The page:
The 6 most common myths about the flu

In each flu season, which begins in October and peaks in January and February, at least 20 percent of the population gets ill.

This can lead to serious, even fatal complications, not to mention the general horror of fever, chills, cough, runny nose and body aches.

We all know how the flu goes, so it is simply amazing that there are still many myths and rumors about this infection.

Although experts do not foresee a more severe flu epidemic than in previous years, it is good to know the truth about the dreaded viruses and how we can protect ourselves from them.

Here are the most popular myths about the flu:

1. Can I get the flu from a vaccine

No, you can’t, really. This long-standing rumor just won’t die, no matter how often experts debunk it. “The flu vaccine is made with dead virus particles, and because the virus isn’t alive, it can’t infect you,” explains Dr. Holly Phillips, an internist in New York City.

The nasal spray version of the vaccine contains attenuated viruses that can’t make you sick either. This vaccine needs 2 weeks in your body for antibodies to form and protect you from the flu.

2. Young, healthy people shouldn’t worry about the flu

“While it’s true that flu is most dangerous to children, the elderly, and people with chronic illnesses, it can to cause severe symptoms in otherwise healthy people,” says Dr. Phillips.

This is why it is recommended for them to be vaccinated at the beginning of the flu season. You may not be in the group of patients at risk, but this way you will protect yourself from transmitting the virus to the most vulnerable people.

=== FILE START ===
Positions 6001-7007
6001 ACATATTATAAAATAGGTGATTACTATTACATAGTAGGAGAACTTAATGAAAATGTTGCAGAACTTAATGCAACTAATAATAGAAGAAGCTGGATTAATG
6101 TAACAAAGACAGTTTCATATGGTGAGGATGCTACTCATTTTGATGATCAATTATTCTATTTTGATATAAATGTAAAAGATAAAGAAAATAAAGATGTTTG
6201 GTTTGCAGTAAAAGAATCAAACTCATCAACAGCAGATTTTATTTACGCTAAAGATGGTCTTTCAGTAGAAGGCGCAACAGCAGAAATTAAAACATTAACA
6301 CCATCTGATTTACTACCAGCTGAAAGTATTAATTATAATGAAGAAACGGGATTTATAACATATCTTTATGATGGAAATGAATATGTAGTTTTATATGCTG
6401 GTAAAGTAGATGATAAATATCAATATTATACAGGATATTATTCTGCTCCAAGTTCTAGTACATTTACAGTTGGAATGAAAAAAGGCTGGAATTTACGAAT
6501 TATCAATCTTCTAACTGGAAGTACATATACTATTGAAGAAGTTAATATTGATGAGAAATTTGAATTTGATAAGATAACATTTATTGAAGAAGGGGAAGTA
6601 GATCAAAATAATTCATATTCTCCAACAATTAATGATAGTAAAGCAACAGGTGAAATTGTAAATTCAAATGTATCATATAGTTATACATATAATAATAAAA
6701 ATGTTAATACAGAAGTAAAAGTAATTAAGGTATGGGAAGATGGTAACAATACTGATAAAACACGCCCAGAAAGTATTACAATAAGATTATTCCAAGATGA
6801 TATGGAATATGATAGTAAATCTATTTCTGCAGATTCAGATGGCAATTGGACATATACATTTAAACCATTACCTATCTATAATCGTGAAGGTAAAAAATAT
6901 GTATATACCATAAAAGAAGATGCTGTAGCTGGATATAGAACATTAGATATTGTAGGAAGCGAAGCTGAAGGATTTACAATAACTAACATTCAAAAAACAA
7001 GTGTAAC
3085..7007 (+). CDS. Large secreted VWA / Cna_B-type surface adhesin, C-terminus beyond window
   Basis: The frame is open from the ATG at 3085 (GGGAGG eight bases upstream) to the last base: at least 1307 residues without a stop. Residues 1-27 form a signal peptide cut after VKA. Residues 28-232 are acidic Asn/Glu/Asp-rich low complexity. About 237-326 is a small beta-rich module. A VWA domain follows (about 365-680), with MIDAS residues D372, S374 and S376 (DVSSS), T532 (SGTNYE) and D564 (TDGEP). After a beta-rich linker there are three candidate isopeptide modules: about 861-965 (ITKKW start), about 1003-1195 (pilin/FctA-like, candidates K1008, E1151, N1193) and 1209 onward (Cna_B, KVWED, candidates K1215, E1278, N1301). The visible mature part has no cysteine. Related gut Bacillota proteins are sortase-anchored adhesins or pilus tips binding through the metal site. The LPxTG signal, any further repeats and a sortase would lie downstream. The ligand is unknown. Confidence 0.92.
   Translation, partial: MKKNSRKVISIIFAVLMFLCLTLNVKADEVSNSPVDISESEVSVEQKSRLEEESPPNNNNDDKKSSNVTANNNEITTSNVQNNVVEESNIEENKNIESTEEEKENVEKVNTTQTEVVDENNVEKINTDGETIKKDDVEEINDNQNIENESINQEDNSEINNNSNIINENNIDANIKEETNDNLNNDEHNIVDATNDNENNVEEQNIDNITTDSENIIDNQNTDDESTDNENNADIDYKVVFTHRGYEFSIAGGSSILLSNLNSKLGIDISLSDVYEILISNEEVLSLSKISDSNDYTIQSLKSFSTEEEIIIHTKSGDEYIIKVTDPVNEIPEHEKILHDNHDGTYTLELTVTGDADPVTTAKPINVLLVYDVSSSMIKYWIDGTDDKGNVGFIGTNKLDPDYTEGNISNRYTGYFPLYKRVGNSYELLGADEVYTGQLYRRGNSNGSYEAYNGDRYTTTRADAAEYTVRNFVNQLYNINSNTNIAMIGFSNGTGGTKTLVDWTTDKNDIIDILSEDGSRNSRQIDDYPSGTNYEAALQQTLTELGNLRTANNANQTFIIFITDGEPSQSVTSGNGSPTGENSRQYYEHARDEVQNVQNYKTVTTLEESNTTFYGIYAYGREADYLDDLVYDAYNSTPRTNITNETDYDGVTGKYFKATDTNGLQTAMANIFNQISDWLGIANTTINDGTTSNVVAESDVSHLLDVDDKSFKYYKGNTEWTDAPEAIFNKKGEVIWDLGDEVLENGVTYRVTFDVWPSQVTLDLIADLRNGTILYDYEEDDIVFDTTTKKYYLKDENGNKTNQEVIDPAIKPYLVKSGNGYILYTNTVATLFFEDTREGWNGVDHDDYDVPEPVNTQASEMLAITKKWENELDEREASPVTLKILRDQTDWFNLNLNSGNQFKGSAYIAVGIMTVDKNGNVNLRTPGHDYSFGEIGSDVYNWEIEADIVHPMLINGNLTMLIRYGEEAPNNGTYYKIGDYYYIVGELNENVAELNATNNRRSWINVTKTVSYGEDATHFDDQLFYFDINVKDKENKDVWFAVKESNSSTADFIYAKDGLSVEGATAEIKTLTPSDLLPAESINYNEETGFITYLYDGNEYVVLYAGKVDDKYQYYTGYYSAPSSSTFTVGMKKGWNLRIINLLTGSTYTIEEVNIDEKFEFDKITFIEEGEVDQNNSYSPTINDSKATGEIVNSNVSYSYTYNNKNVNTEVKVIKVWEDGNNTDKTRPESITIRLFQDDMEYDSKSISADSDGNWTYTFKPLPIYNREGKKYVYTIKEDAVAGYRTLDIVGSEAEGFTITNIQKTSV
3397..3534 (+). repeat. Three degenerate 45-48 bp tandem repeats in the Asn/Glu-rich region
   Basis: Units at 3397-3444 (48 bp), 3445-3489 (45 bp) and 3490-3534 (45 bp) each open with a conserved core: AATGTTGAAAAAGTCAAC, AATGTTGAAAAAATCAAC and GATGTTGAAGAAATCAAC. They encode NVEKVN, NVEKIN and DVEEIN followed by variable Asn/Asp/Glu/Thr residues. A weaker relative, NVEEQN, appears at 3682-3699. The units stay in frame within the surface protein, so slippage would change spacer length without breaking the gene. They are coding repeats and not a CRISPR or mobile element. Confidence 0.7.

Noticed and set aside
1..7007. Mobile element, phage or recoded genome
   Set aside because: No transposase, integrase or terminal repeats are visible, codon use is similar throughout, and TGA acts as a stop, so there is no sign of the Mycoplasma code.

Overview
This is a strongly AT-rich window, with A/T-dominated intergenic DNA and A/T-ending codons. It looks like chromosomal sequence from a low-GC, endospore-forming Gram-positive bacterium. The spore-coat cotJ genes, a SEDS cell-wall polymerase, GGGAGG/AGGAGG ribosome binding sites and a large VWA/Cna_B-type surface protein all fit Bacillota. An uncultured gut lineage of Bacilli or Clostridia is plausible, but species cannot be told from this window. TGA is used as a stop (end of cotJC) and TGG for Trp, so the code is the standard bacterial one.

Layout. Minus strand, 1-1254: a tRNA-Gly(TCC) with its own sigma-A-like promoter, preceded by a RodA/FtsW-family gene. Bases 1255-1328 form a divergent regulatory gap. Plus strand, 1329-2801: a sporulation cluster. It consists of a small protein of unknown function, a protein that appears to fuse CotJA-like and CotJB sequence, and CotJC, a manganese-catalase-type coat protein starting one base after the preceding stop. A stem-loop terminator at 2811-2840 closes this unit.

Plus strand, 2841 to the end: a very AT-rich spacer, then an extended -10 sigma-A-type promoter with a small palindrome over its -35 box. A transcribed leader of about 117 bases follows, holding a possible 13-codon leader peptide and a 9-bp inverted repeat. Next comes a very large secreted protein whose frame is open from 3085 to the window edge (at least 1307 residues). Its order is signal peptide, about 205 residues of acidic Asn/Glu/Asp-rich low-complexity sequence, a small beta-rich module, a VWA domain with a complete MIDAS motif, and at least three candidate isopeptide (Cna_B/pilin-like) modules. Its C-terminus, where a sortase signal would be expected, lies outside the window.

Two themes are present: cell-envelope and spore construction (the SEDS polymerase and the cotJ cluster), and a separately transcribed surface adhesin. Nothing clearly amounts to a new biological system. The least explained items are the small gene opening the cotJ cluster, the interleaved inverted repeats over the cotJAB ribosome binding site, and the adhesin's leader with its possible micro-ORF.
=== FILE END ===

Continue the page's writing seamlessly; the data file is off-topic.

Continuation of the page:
3. The flu is accompanied by gastrointestinal symptoms

As severe as flu symptoms are, digestive distress is rarely among them. The term “stomach flu” is a colloquial term that refers to the group of viruses that primarily cause vomiting and diarrhea, says Dr. Phillips.

“These viruses are not the flu,” she says. Of course, it is not excluded that the flu will also lead to some gastrointestinal problems – some patients complain of nausea and even vomiting. But just these symptoms, without the classic signs of the flu, you’re probably sick with something else.

4. The flu vaccine is prohibited for pregnant women

On the contrary, all pregnant women should be vaccinated as soon as possible. “The flu vaccine is safe for pregnant women,” says Dr. Phillips. Babies over 6 months old can also be vaccinated.

According to specialists, the vaccine taken during pregnancy protects not only the mother, but also the baby after birth, as it is transmitted through breast milk.

Pregnancy causes changes in the immune, cardiovascular and pulmonary systems that can increase the risk of flu complications. “Fever with high fever and severe infections can lead to serious pregnancy complications and even premature birth,” says Dr. Phillips.

5. You can protect yourself from the flu by washing your hands often

Don’t get us wrong, we’re all for washing your hands with soap and water. But this is not enough to stop the flu. The virus is spread by airborne via droplets of saliva from an infected person.

Infection begins 1 to 7 days after infection. Drops of saliva can enter the nose, mouth and eyes, from where they pass into the blood.

You can catch the flu by touching contaminated surfaces and then your face, as the virus can live up to 8 hours in the air. So wash your hands with soap and water and avoid touching your eyes, nose or mouth.

Stay at least 6 meters away from someone who has flu – this is the maximum distance viruses can “travel”. Disinfect common areas in your home or workplace if someone with the flu has been there.

6. Antibiotics help with flu

Antibiotics don’t work on flu viruses, no matter what your jeep says. Antiviral drugs work. Tamiflu is the most famous and is good, but it should be taken within 48 hours of the first symptoms.

Recommended only to people at high risk of complications. Other medications that may offer relief are pain relievers such as ibuprofen and paracetamol.

However, the best treatment is to stay at home, drink plenty of fluids, and watch out for serious complications.

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